“Colm Toibin once said that there’s no greater joy than correcting someone else’s French. Following that, there’s probably no greater joy than in criticizing someone else’s playlist.” (Dwight Garner, in NYT, May 17)

“I have been slow to acknowledge Sheila Fitzpatrick’s kind remarks about my edited volume Historically Inevitable?, on the Russian Revolution (LRB, 30 March). But I was brought up short by her reference to my ‘free-market triumphalism’ over the demise of communism. Would she similarly accuse me of ‘round earth triumphalism’ over the lack of people who now believe that the earth is flat?” (Letter from Tony Brenton in London Review of Books, May 18)

“The whole thing is tempered by the ‘good-natured assumption’ that Rosemary Hill identified in Cooper’s Class, that ‘everyone is a snob about something and to that extent we are all ridiculous’.” (Ian Patterson in review of Jilly Cooper’s Mount! in London Review of Books, May 18)

Cricket Attire

“If you are playing for the old Crundonians, you may wear a Forester scarf, an Incog blazer, an IZ sweater, a Nondescript belt, but the one thing you must not wear is anything Old Crundonian.” (cartoon by Fougasse, according to D. J. Taylor in the New Book of Snobs, p 55)                                                                                “Here [Lord’s] young men play their few ritual matches for Middlesex on their way from a  degree to stockbroking, medicine, or the Church, and they play in the Harlequin, Quidnunc, Free Foresters or I Zingari caps sanctioned by custom.” (John Arlott, in The Coloured Counties, from The Echoing Green, p 32)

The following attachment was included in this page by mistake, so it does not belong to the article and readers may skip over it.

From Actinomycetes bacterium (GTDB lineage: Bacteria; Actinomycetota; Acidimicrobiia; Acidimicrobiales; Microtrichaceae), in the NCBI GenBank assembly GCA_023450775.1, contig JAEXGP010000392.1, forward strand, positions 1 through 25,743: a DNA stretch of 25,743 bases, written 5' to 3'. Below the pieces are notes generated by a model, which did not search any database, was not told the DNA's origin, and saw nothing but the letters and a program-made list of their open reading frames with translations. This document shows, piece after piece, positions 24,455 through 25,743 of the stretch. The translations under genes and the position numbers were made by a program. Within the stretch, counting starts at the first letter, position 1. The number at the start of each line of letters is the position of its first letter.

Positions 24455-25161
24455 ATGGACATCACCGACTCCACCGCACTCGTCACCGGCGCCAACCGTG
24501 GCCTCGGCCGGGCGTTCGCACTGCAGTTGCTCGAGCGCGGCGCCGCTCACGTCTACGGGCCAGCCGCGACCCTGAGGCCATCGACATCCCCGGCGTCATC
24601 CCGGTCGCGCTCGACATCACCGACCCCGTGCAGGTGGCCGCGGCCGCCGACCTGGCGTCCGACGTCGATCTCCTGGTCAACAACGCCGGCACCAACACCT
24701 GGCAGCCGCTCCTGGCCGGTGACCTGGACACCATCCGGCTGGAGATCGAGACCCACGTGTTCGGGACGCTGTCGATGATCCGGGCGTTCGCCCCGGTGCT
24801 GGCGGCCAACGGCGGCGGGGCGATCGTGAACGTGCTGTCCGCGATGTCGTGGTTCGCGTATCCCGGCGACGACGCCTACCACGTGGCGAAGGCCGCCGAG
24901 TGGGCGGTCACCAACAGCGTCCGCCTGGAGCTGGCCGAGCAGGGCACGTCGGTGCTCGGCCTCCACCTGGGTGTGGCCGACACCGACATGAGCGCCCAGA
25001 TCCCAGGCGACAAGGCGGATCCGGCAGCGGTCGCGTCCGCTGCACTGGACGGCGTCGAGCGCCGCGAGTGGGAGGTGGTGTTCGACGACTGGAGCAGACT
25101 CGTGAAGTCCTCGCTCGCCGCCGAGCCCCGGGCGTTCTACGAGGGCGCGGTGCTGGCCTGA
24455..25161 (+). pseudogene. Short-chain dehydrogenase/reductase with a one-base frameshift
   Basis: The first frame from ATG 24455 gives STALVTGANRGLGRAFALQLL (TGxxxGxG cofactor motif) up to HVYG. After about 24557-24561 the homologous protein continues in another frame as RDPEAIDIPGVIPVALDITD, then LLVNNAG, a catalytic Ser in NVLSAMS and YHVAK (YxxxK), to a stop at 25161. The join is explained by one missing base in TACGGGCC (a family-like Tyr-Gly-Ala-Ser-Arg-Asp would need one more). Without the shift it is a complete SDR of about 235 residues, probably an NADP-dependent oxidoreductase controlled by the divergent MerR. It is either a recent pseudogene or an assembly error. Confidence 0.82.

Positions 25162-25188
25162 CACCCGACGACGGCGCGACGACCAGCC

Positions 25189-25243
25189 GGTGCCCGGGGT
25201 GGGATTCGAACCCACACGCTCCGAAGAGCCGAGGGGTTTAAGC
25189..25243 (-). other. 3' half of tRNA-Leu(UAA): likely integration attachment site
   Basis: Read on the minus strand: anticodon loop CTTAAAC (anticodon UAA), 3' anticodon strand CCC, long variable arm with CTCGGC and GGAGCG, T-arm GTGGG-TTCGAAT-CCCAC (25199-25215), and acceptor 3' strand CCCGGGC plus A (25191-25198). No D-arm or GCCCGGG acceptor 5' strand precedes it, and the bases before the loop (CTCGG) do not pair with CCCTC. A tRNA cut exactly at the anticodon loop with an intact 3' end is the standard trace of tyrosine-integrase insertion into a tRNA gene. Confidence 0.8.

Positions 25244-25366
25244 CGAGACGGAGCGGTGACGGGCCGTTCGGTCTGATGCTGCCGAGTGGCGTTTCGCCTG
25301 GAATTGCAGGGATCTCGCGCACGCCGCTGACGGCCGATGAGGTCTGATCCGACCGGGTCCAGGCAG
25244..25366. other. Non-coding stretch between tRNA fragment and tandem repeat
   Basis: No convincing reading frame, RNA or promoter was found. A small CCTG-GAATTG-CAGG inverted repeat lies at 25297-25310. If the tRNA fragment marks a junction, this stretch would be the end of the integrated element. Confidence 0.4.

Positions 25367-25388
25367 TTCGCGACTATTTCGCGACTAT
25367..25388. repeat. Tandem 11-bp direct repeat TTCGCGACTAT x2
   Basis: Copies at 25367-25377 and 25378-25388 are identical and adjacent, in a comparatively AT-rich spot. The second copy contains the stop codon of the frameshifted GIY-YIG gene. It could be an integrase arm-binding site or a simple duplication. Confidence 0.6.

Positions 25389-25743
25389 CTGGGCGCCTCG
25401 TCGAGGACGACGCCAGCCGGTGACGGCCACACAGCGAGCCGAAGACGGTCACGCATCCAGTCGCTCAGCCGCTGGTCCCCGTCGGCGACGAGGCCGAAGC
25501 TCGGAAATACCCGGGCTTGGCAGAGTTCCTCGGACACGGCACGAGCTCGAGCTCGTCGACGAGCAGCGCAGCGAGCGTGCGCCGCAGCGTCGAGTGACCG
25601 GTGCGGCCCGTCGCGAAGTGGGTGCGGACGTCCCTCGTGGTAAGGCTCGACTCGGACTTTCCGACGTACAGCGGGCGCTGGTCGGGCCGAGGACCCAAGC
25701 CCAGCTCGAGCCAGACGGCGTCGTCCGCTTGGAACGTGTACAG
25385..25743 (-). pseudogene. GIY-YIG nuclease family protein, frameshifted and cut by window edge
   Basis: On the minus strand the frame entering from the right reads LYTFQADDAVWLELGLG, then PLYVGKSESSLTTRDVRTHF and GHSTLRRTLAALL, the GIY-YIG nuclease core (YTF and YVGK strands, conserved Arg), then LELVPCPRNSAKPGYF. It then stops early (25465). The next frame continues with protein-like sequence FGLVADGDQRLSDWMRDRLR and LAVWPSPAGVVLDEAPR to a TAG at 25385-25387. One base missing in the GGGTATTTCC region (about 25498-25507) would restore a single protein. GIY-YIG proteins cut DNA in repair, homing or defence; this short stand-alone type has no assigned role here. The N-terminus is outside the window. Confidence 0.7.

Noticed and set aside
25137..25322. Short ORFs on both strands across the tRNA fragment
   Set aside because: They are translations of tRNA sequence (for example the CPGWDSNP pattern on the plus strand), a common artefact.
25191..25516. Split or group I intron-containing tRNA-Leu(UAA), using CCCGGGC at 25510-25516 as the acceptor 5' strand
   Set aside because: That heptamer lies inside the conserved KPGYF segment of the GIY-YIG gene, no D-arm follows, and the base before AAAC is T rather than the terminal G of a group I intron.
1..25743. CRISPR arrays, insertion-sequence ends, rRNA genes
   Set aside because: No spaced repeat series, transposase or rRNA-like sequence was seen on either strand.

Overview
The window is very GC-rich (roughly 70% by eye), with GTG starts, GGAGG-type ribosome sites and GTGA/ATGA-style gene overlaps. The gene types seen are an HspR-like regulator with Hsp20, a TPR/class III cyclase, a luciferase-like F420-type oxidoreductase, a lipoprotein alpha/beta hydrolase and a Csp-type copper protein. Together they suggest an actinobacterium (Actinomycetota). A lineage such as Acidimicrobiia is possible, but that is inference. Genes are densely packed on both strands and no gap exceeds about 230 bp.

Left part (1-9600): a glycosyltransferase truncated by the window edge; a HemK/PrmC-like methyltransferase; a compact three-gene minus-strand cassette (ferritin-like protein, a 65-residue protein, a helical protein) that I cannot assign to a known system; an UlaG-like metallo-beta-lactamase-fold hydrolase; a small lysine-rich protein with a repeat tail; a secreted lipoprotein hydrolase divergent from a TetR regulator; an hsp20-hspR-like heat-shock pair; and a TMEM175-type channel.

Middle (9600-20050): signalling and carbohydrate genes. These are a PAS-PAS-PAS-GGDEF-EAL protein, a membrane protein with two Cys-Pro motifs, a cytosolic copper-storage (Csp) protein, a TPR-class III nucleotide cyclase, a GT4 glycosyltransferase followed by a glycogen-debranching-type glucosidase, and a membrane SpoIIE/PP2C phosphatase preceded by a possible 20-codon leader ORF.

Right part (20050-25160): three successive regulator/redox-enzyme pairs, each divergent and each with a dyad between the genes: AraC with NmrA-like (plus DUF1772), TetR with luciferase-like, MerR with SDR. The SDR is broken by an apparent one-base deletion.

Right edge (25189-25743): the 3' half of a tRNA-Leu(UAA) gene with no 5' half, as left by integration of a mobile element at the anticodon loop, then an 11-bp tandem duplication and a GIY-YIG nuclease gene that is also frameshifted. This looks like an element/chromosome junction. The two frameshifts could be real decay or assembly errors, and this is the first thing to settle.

“Weliczker Wells reflected more generally on life under Soviet rule [in Lwów], noting: ‘All of us began to have new “values” in life. Being “happy” could now mean you had a successful day in the sugar queue, or that you had not been interrupted by the police during the night. Above all, we were satisfied as long as the family was together.’” (Christoph Mick, in essay in Stalin and Europe: Imitation and Domination, 1928-1953, edited by Timothy Snyder and Ray Brandon, p 146)

Lesson for Brexit?

“Over the next few years, the CMEA [Council for Mutual Economic Assistance] countries (especially those contiguous with Yugoslavia) steadily escalated their economic warfare against Yugoslavia and tightened their bilateral sanctions. This mounting economic pressure, however, ultimately came to naught. Yugoslavia turned to the West and to the Third World for economic assistance and trade (including supplies of energy, raw materials, and spare parts), and Tito successfully rebuffed Moscow’s attempts to force Yugoslavia to pay for hundreds of millions of rubles’ worth of aid supposedly provided by the Soviet Union in the first few years after the war.” (Mark Kramer, in essay in Stalin and Europe: Imitation and Domination, 1928-1953, edited by Timothy Snyder and Ray Brandon, p 297)

Helpful Insights from Academia: No 179 in a series

“Choosing an African to head W.H.O. was past time. And Britain is in the doghouse for choosing Brexit and undermining global stability — it’s their Guantánamo, their Tiananmen.” (Amir Attaran, a University of Ottawa expert on law and global health, quoted in NYT, May 24)

“I do not believe there has ever been an historian who has not exhibited some amount of partisanship; it is a common infirmity of the tribe.” (Herbert Asquith, in Hansard, 30 June, 1899, quoted by Ian Cobain in The History Thieves, p 140)

Making Your Vote Count

“At the International Geological Congress in South Africa last summer, 20.5 of the Anthropocene Working Group’s 35 members voted in favour of calling the Anthropocene an ‘epoch’. There were two votes each for ‘era’ and ‘age’, 1.5 for ‘period’ and one each for ‘sub-epoch’ and ‘none’; three members were ‘uncertain’ and four abstained.” (Jenny Turner in London Review of Books, June 1)